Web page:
Quite simply, the game is widely considered to be improved.

The three major rule changes that were implemented prior to the 2023 MLB season – a pitch timer, a limit on infield defensive shifts and bigger bases – have been generally embraced due to the way they have increased the pace of play and offense.

There’s more action in less time, with the length of games through Sunday (236 overall) averaging 2 hours, 38 minutes – down 26 minutes from last year (3:04) and 32 from 2021 (3:10), which was the slowest season to date.

The faster games mirror what has occurred in the minor leagues, where the three rules were experimented with previously.  


As MLB teams continue to learn how the rules are changing the game, we’re diving into the numbers to see how they are affecting hitters, pitchers and defenses.

The Pitch Timer

Days of a pitcher walking off the mound between pitches or Mike Hargrove at the plate creating the “Human Rain Delay” are in the rear-view mirror.

Players have 30 seconds to resume play between batters, then it switches to 15 seconds between pitches with nobody on base and 20 seconds if there is a baserunner. A batter must be in the box and alert to the pitcher with eight seconds remaining on the clock, and he can call a timeout once per plate appearance.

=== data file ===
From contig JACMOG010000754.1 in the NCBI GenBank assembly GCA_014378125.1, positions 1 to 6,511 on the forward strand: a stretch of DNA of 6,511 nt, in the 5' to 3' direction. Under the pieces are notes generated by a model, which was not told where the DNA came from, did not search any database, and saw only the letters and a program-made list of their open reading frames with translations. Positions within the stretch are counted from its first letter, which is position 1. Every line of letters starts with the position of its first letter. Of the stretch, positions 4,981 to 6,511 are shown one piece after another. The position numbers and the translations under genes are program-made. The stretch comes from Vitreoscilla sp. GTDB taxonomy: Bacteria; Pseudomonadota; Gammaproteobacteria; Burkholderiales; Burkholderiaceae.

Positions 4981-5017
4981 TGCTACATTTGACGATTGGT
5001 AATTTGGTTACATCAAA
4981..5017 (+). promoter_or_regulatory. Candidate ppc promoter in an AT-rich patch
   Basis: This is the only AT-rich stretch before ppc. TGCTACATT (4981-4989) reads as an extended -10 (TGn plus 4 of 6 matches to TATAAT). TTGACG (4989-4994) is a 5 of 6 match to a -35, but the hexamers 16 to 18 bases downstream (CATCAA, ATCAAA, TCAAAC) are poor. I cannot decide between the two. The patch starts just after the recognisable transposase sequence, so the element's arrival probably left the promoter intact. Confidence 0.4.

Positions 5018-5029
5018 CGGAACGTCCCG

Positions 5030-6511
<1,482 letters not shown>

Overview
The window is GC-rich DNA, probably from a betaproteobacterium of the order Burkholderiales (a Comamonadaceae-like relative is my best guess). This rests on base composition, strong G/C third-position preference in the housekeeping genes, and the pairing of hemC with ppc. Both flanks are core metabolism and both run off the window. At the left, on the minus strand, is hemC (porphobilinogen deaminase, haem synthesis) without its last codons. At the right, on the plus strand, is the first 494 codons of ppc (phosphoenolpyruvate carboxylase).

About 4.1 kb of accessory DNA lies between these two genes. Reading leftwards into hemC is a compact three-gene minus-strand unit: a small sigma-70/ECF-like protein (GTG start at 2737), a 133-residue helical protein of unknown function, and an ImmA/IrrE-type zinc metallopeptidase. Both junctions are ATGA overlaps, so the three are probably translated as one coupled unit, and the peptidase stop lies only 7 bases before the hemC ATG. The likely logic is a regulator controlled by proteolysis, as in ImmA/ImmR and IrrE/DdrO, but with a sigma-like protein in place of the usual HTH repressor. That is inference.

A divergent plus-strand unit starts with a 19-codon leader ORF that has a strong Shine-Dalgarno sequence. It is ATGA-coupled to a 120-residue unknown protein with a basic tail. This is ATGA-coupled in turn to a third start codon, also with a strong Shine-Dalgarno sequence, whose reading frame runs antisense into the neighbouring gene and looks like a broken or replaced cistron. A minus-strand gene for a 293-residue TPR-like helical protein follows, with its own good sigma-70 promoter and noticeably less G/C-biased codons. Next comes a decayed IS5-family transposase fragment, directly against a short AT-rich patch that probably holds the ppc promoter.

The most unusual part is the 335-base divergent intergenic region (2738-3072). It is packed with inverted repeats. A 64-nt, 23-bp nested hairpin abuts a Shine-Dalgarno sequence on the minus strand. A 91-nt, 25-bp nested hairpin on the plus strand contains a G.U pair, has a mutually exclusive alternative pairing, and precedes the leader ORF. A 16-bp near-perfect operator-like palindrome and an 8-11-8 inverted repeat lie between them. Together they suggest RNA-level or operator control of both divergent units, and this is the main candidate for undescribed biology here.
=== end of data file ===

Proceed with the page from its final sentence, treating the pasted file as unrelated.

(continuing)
A batter is penalized with an automatic strike if he isn’t ready in time for the pitch. A pitcher is given an automatic ball if he doesn’t deliver his throw in time.


There have been 187 pitch-timer violations through the first 236 games, but the early season results appear as much anecdotal as they are exact.

They may explain how some pitchers who are historically fast between pitches are off to solid starts this season, such as an ace like the Cleveland Guardians’ Shane Bieber (1-0, 2.88 ERA in four starts) or a surprise like the Milwaukee Brewers’ Wade Miley (2-1, 1.50 ERA), or high-profile pitchers who prefer to take their time between pitches have been subpar when compared to last season, such as the Philadelphia Phillies’ Aaron Nola (1-2, 5.91 ERA, 8.02 K/9 innings lowest since 2015), Toronto Blue Jays’ Alek Manoah (1-1, 6.98 ERA, 15 walks in 19.1 innings) and San Diego Padres’ Blake Snell (0-2, 6.92 ERA).

Conversely, the faster pace surely is to the liking of such fast-working batters as the Atlanta Braves’ Orlando Arcia (.333 BA, .911 OPS before going on the injured list) and the Cincinnati Reds’ Jonathan India (.333/.424/.500 slash line), who ranked first and third, respectively, in 2022 bases-empty tempo, according to MLB’s Baseball Savant. And not so much for a patient hitter such as the New York Mets’ Mark Canha (.192/.306/.385).

The number of pitchers with innings of 30 or more pitches has increased to 128 through the 236 games as compared to 113 through a comparable date last season, April 24 (237 games), when the season began a week later. With the pitch clock allowing less time, pitchers aren’t afforded the luxury of walking off the mound to compose themselves. (Manoah needed 42 pitches to get through the second inning against the Detroit Tigers on April 11 – an MLB season high to date.)